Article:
• W. Kang, X. Pei, C. A. Rusinek, A. Bange, E. N. Haynes, W. R. Heineman, and I. Papautsky, “Determination of lead with a copper-based electrochemical sensor,” Anal. Chem., 2017, 89 (6), pp 3345–3352, doi:10.1021/acs.analchem.6b03894. [pdf]

This work demonstrates determination of lead (Pb) in surface water samples using a low-cost copper (Cu)-based electrochemical sensor. For anodic stripping voltammetry (ASV) of Pb, our sensor shows 21 nM (4.4 ppb) limit of detection, resistance to interfering metals such as cadmium (Cd) and zinc (Zn), and stable response in natural water samples with minimum sample pretreatment.

  • R. C. Murdock, K. M. Gallegos, J. A. Hagen, N. Kelley-Loughnane, A. Weiss, and I. Papautsky, “Development of a point-of-care diagnostic for influenza detection with antiviral treatment effectiveness indication,” Lab Chip, 2017, 17, 332-332, doi:10.1039/C6LC01074A.[pdf]

Currently, diagnosis of influenza is performed either through tedious polymerase chain reaction (PCR) or through rapid antigen detection assays. In this work, a novel, point-of-care style μPAD (microfluidic paper-based diagnostic) for influenza has been developed with the ability to determine antiviral susceptibility of the strain for treatment decision. The assay exploits the enzymatic activity of surface proteins present on all influenza strains, and potential false positive responses can be mitigated.



  • X. Wang, X. Yang, and I. Papautsky, “An integrated inertial microfluidic vortex sorter for tunable sorting and purification of cells,” Technology, 2016, 4(2), doi:10.1142/S2339547816400112 [pdf]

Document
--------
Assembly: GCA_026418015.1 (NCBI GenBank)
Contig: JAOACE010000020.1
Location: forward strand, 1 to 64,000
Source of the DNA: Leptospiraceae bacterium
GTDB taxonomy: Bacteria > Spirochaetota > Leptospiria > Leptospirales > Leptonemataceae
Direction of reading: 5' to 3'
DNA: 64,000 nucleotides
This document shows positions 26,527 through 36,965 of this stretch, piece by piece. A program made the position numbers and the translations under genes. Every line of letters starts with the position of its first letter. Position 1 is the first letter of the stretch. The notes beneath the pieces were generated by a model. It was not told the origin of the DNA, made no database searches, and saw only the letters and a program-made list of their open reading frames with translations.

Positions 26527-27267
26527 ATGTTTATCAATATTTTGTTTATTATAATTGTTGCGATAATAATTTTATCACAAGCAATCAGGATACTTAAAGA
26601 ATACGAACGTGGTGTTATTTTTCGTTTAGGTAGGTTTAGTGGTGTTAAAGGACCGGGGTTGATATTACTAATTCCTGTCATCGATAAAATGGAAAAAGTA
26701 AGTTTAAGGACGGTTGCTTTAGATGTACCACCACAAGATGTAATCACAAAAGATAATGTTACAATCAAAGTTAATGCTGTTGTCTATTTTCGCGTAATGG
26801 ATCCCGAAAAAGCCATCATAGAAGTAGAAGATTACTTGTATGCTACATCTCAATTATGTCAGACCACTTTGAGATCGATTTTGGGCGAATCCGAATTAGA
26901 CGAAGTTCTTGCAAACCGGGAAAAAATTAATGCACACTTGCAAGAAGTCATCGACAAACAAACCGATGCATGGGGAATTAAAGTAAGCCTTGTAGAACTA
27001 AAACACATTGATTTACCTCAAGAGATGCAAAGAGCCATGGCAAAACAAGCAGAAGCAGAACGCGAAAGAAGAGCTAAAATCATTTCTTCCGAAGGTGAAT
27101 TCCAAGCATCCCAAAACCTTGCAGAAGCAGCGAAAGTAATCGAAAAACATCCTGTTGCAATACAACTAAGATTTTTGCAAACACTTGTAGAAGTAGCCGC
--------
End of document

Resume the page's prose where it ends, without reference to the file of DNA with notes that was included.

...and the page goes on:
We introduce an inertial microfluidic device based on our vortex sorting platform for continuous size-based double sorting and purification of the larger target cells from the smaller background cells. With properly designed fluidic resistance network and optimized flow conditions, we demonstrated continuous sorting of spiked human cancer stem-like cells from human blood with >90% efficiency and >1,500× enhanced purity, as well as removal of red blood cells with ~99.97% efficiency. We envision this integrated vortex-aided sorter can serve as a viable tool for size-based sorting of large target cells from complex cellular samples.

  • M. A. Kandadai, P. Mukherjee, H. Shekhar, G. J. Shaw, I. Papautsky, C. K. Holland, “Microfluidic manufacture of rt-PA -loaded echogenic liposomes”, Biomedical Microdevices, 2016, 18, 48 [pdf]

We present development of echogenic liposomes (ELIP), loaded with recombinant tissue-type plasminogen activator (rt-PA) and

microbubbles that act as cavitation nuclei, for ultrasound-mediated thrombolysis.

  • X. Wang, C. Liedert, R. Liedert, and I. Papautsky, “Disposable, roll-to-roll hot embossed inertial microfluidic device for size-based sorting of microbeads and cells,” Lab Chip, 2016, 16, 1821-1830 [pdf]

We present a low-cost and disposable inertial microfluidic device fabricated with roll-to-roll hot embossing for size-based sorting of microparticles and cells.

  • C. Rusinek, A. Bange, M. Warren, W. Kang, K. Nahan, I. Papautsky, W. Heineman, “Trace detection of manganese using cathodic stripping voltammetry with an indium tin oxide working electrode coated with a charge selective polymer film,” Anal. Chem., 2016, 88 (8), 4221 [pdf]

We demonstrate manganese (Mn) cathodic stripping voltammetry (CSV) using an indium tin oxide (ITO) working electrode both bare and coated with a sulfonated charge selective polymer film SSEBS). ITO itself proved to be an excellent electrode material for Mn CSV, achieving a calculated detection limit of 5 nM (0.3 ppb) with a deposition time of 3 min. Coating the ITO with the SSEBS polymer was found to increase the sensitivity and lower the detection limit to 1 nM (0.06 ppb). This simple, sensitive analytical method using ITO and SSEBS-ITO could be applied to a number of electroactive transition metals detectable by CSV.